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Patrick Reed trashes the PGA Tour as he walks out the door

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Patrick Reed is making his LIV Golf debut this week.

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NORTH PLAINS, Ore. — Patrick Reed is eager to play fewer golf tournaments.

For years, Reed has been among the grinders on the PGA Tour, logging approximately 30 events around the world each calendar year. He prides himself on being a global golfer, regularly attending the European Tour and playing tournaments that other high-profile professionals would skip. But on Tuesday, in his first appearance as a member of the LIV Tour, he made it clear that he’s ready to simplify that schedule, and he’s in no rush to return to the PGA Tour.

In a 30-minute session in which he answered questions alongside fellow newcomers Pat Perez and Brooks Koepka, Reed emphasized that LIV’s new schedule will allow him to spend more time with his family. He also announced that he resigned from his PGA Tour membership and stripped the leadership at Ponte Vedra for not listening to player requests over the years.

“Being the guy who has played 30 to 35 events my entire career and basically living Facetime watching my kids grow up, I wanted to spend more time with my kids,” Reed said. “I wanted to be a dad.”

Reed is one of several LIV members who have relinquished their PGA Tour membership in an effort to avoid disciplinary action, though others, including Koepka and Perez, have not. All LIV contestants are indefinitely suspended from PGA Tour events, but Reed didn’t seem bothered by the ban, offering a few choice words for his longtime workplace on his way out.

“Now all of a sudden [purses] shot up again on the PGA Tour, it just shows that they obviously believe that [LIV] It’s not only a real threat, but it’s also a great tour if they go and copy what we’re doing,” Reed said. He was referring to the PGA Tour’s announcement about adding $54 million in purses to its main events, a response to LIV’s big money.

It’s not clear that tweak would have done much to keep Reed anyway, given LIV’s limited hours and sums of money. That’s a common query among LIV golfers: is there anything the Tour could have done to retain their talents?

“Listen to the players,” Reed said.

He left it at that, but was later asked to expand on what that meant. It’s worth taking his response with a grain of salt: He, like his fellow LIVers, are paid huge sums of guaranteed money to be there, but Reed’s complaints about the PGA Tour are relatively common among Tour professionals and LIV dropouts alike.

“Basically everything [LIV] has done so far,” he said. “We have shorter hours. We actually have an off-season where we can not only be healthy, work on our bodies, but we basically allow ourselves all year long to try to peak at the right times, when you’re playing, instead of feeling like you have to do it. play every week.”

Reed talked about the challenge of playing four or five tournaments in a row and then using his week off between tournaments to prepare for the next ones. It’s a story as old as the Tour: spending weeks away from home, trying to stay healthy and fit while finding time for life off the pitch too. It’s no wonder professionals long for a break from the carousel.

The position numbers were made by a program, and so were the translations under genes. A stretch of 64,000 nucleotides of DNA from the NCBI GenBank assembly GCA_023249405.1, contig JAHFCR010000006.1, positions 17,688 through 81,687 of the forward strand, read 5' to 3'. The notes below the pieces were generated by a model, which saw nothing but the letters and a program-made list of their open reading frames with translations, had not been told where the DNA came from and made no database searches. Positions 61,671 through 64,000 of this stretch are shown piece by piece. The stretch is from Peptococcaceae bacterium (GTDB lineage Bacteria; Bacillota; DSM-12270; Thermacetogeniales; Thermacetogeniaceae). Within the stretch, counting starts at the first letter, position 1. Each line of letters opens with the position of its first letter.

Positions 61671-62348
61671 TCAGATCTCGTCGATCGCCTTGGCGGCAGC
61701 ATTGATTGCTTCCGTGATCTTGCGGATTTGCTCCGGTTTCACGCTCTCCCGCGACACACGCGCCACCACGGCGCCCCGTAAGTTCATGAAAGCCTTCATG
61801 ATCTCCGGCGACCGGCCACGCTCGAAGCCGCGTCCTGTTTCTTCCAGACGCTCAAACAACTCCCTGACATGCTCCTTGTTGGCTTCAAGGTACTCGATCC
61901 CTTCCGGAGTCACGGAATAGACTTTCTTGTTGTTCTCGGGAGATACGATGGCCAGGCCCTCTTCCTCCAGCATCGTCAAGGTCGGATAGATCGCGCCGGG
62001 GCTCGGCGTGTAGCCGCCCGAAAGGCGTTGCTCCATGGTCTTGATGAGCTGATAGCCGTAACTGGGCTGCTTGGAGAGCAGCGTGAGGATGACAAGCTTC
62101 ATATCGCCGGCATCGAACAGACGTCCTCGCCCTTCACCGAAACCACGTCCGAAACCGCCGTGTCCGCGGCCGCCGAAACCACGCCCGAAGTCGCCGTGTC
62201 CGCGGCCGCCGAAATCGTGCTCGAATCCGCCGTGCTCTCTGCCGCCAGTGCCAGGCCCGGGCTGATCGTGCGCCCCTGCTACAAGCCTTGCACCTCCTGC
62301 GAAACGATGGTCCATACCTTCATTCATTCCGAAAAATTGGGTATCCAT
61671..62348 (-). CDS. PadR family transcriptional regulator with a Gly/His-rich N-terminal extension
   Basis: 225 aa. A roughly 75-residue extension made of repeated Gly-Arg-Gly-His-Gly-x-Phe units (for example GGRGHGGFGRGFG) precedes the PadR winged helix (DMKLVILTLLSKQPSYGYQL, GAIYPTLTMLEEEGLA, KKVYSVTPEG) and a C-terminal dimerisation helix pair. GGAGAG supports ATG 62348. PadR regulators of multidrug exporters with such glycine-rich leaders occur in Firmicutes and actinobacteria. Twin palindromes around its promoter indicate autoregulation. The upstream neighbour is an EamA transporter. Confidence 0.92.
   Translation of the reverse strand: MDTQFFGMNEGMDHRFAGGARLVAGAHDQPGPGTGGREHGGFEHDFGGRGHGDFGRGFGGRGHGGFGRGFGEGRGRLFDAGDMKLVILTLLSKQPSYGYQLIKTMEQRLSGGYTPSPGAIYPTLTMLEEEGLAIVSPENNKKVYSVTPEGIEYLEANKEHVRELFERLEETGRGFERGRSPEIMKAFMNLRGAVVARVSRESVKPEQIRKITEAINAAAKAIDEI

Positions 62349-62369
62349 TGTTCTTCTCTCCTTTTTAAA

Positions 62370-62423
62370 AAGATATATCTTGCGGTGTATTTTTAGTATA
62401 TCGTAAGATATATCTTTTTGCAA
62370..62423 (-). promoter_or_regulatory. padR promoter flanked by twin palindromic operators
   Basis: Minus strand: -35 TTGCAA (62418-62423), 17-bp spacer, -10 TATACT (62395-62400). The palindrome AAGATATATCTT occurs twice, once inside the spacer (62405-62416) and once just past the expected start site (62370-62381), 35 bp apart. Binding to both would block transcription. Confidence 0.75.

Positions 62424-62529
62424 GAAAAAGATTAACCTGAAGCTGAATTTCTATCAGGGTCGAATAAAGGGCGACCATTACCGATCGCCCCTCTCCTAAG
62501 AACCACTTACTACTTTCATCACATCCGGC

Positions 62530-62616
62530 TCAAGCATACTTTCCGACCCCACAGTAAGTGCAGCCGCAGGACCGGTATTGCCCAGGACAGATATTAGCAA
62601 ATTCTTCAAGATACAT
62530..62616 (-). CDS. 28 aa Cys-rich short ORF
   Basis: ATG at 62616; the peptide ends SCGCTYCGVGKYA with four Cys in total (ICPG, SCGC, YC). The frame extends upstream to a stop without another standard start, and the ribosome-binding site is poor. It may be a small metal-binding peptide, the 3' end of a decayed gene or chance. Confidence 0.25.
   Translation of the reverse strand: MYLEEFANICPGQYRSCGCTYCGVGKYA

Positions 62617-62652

Turns out LIV money can solve that problem too. Reed acknowledged that the reason he’s happy to play fewer events is because of the guaranteed contracts and higher purses. That’s easy to understand; most employees seek higher wages for less work. And Reed said he played a lot on the PGA Tour in part because he felt he would fall behind in the FedEx Cup standings if he took significant time off.

“You do that every year and it’s no wonder why guys get injured in their 30s and why guys are mentally tired and you just see the grind because they have to work every week,” he said.

Reed refused to answer any of the media’s thorniest questions about Saudi funding of the league and deferred to Koepka and Perez. Instead, he stuck to the message: that this was the best future for his family. What remains up in the air is whether Reed’s commitment to LIV will affect his participation in the two events for which he is best known: the Masters and the Ryder Cup.

“But when it comes to the majors, we don’t know where he stands, obviously,” Reed said. “And being a former champion at Augusta and having a green jacket, I think I could play there for the rest of my life. But I mean, at the end of the day, that’s up to them.”

As for the Ryder Cup?

“You know, of course, I’ve thought about it. Who would not? he said.

But the possibility of a ban was not enough to dissuade him from participating.

“At the end of the day I felt that when my family and I sat down and weighed all our options, we felt that we wanted to join LIV Golf, especially talking to some of the guys who played in London, that this was definitely the right decision.”

dylan dethier

dylan dethier

Golf.com Publisher

Dylan Dethier is a Senior Writer for GOLF Magazine/GOLF.com. The native of Williamstown, Massachusetts, he joined GOLF in 2017 after two years fighting on the mini-tours. Dethier is a 2014 graduate of Williams College, where he majored in English, and is the author of 18 in Americadetailing the year he spent at age 18 living out of his car and playing a round of golf in every state.

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